Getting to Grips with... harmonic distortion
Harmonic distortion can be difficult to diagnose, but once found, it is relatively easy to remedy
by Stuart Foster, Water Industry Manager, Drives & Controls, ABB
Harmonic distortion is a common problem in the water industry, and one that is becoming more prevalent. While harmonic distortion itself does not cause problems, its symptoms do. These range from overheating motors to recurring problems with lighting and equipment.
With the advent of Ofwat’s Asset Management Period 6 (AMP6), water companies are being encouraged to re-focus attention away from the traditional capital and operating expenditure (capex/opex) spending models towards a total expenditure, or TOTEX, approach, one that emphasises controlling operational and maintenance costs. Because of this, keeping harmonics and their damaging effects in check should be a priority for water companies.
What is harmonic distortion?
Harmonic distortion is a type of electrical interference caused by non-linear loads on the network. A harmonic current or voltage is one with a frequency that is several times that of the basic supply frequency of 50 Hz. As an example, a 250 Hz current on a 50 Hz network is five times the basic frequency and so would be classed as the fifth harmonic.
Harmonic currents are caused by loads such as capacitors and power electronic circuits. In these loads, the current through them does not vary in simple proportion to the voltage across them – they are therefore said to be non-linear. All electronic power supplies from computer power supplies, fluorescent lights and welding supplies, as well as both AC and DC drives, will give rise to harmonic currents. These are then passed to the supply network.
What problems do harmonics cause?
The energy in harmonic currents cannot be used by devices on the network and so it is simply turned into heat. This can cause all sorts of problems. Cables may overheat, damaging their insulation. Motors can overheat too or become noisy, while oscillation in the rotor can lead to mechanical damage. Lights can flicker while meters can produce false readings.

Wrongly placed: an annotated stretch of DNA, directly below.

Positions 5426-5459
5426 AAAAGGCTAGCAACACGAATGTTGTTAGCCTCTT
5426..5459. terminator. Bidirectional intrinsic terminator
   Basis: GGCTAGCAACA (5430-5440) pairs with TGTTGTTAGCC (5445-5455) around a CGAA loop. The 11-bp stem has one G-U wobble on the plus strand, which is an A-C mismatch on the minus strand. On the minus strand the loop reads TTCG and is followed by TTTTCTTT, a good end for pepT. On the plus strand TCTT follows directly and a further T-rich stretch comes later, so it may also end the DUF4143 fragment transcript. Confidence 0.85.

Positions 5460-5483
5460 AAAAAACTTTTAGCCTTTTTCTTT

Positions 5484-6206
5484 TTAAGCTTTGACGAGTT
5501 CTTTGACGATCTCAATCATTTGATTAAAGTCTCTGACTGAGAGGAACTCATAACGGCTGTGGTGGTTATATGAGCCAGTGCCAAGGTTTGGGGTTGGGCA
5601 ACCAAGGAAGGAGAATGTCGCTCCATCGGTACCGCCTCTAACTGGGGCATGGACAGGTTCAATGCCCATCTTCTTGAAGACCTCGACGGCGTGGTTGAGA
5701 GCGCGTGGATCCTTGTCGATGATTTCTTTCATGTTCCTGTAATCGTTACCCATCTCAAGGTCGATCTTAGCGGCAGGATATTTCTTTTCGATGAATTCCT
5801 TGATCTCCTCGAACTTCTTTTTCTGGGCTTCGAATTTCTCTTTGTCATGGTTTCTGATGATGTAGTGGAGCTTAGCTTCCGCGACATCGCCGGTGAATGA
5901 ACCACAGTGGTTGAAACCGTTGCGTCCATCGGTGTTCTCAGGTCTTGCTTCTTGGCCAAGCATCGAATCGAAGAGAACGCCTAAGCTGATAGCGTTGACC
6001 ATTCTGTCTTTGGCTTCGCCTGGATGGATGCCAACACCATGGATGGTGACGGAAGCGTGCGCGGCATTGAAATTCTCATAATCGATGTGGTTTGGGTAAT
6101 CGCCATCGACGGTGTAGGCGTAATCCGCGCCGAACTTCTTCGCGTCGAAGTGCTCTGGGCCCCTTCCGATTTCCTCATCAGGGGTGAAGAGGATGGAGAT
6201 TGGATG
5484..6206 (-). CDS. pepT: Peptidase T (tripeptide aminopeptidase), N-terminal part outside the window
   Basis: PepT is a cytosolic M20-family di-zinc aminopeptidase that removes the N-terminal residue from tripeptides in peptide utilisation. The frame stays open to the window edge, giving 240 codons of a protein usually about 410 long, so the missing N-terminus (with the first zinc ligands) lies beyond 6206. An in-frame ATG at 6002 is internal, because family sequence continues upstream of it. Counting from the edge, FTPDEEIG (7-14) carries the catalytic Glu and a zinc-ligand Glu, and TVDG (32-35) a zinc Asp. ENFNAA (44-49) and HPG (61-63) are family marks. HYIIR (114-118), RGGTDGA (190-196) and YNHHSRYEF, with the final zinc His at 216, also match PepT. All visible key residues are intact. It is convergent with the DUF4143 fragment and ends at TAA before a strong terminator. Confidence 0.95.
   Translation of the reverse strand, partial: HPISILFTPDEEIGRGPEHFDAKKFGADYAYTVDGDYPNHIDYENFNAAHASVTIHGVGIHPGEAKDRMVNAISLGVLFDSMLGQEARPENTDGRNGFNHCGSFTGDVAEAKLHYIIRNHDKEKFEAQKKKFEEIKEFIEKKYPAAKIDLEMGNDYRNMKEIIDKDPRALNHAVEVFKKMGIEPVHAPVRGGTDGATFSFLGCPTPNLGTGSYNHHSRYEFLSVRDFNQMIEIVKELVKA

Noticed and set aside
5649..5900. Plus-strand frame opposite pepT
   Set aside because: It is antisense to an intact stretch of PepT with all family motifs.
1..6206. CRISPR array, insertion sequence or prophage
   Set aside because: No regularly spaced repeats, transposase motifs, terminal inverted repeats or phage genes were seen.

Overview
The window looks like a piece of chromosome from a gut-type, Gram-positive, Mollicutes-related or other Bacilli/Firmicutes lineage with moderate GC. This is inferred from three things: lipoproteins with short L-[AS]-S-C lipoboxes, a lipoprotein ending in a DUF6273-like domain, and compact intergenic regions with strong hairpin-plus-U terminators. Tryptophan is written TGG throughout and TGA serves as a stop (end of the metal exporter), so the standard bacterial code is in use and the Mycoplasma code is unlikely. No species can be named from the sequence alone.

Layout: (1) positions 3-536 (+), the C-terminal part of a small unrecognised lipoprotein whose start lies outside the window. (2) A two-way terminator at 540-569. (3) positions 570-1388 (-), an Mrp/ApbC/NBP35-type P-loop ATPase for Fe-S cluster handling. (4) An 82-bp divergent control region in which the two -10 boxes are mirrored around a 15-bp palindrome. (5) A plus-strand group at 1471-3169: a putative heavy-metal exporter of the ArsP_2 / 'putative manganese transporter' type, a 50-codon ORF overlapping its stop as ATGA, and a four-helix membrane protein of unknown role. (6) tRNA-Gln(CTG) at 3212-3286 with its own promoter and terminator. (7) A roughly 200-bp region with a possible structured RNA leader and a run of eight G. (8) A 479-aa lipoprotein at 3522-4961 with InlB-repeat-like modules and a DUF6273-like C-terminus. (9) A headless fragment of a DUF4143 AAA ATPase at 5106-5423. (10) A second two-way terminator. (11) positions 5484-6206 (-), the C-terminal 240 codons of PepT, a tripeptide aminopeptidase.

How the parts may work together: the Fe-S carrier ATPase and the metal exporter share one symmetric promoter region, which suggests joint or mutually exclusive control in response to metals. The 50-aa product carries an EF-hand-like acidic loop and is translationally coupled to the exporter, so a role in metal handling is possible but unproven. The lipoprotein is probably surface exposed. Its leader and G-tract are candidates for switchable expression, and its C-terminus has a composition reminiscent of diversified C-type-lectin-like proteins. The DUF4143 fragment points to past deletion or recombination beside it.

What makes harmonics particularly challenging is that while all of these symptoms can be caused by harmonic distortion, they can be caused by a number of other problems as well. This means by the time harmonic distortion is confirmed, significant amounts of time and money may have already been spent on treating other suspected causes.
What industries are affected by harmonics?
Harmonic distortion can occur anywhere but certain industries are more susceptible to it. Water facilities can be particularly affected, as many sites are in rural locations with weak networks that are especially vulnerable to harmonics. This means that for the water industry, harmonics can be a major factor in increasing maintenance bills.
Why are we hearing about this now?
While harmonic distortion is nothing new, it is becoming more prevalent within the water industry. This is in part due to the growing use of AC drives, which are used to improve productivity and reduce energy consumption.
The arrival of AMP6 means water companies must re-examine every aspect of their operations to ensure systems run as efficiently as possible. This includes tackling existing or suspected cases of harmonic distortion.
Harmonic distortion may or may not create a problem. It is possible to have harmonics present but experience no adverse effects. However, as harmonic levels increase, the likelihood of experiencing problems also increases.